The Effects of Social Gaze in Human-Robot Collaborative Assembly

Kerstin Fischer, Lars Christian Jensen, Franziska Kirstein, Sebastian Stabinger, Özgur Erkent, Dadhichi Shukla, Justus Piater

Research output: Chapter in Book/Report/Conference proceedingArticle in proceedingsResearchpeer-review


In this paper we explore how social gaze in an assembly robot affects how naïve users interact with it. In a controlled experimental study, 30 participants instructed an industrial robot to fetch parts needed to assemble a wooden toolbox. Participants either interacted with a robot employing a simple gaze following the movements of its own arm, or with a robot that follows its own movements during tasks, but which also gazes at the participant between instructions. Our qualitative and quantitative analyses show that people in the social gaze condition are significantly more quick to engage the robot, smile significantly more often, and can better account for where the robot is looking. In addition, we find people in the social gaze condition to feel more responsible for the task performance. We conclude that social gaze in assembly scenarios fulfills floor management functions and provides an indicator for the robot’s affordance, yet that it does not influence likability, mutual interest and suspected competence of the robot.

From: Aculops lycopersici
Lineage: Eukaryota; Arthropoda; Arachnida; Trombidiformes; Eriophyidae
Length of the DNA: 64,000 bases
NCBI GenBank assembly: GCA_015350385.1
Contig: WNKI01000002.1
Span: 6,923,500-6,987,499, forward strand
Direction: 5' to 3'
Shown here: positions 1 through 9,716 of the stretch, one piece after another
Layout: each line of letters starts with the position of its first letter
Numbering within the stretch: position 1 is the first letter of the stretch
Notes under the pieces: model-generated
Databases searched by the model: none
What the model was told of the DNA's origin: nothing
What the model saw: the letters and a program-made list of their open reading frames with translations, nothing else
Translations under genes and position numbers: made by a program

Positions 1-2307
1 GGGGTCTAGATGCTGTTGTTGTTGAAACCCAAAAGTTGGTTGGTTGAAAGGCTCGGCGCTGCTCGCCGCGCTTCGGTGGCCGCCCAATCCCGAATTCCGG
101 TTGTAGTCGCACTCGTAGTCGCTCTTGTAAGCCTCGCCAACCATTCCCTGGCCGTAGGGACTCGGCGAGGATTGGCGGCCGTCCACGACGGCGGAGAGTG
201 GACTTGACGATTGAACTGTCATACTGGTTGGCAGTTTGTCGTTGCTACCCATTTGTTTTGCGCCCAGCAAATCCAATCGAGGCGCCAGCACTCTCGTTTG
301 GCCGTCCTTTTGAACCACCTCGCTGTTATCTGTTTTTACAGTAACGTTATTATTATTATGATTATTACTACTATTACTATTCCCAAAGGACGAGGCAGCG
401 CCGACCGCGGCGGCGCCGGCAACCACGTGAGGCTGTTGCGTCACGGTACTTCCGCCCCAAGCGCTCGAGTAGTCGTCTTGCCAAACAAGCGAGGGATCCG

Original languageEnglish
Title of host publicationSocial Robotics : 7th International Conference, ICSR 2015, Paris, France, October 26-30, 2015, Proceedings
Publication date2015
ISBN (Print)978-3-319-25553-8
ISBN (Electronic)978-3-319-25554-5
Publication statusPublished - 2015
Event7th International Conference on Social Robotics - Paris, France
Duration: 26. Oct 201530. Oct 2015


Conference7th International Conference on Social Robotics
SeriesLecture Notes in Computer Science


  • Conversation analysis
  • Gaze
  • Human-robot interaction
  • Smile

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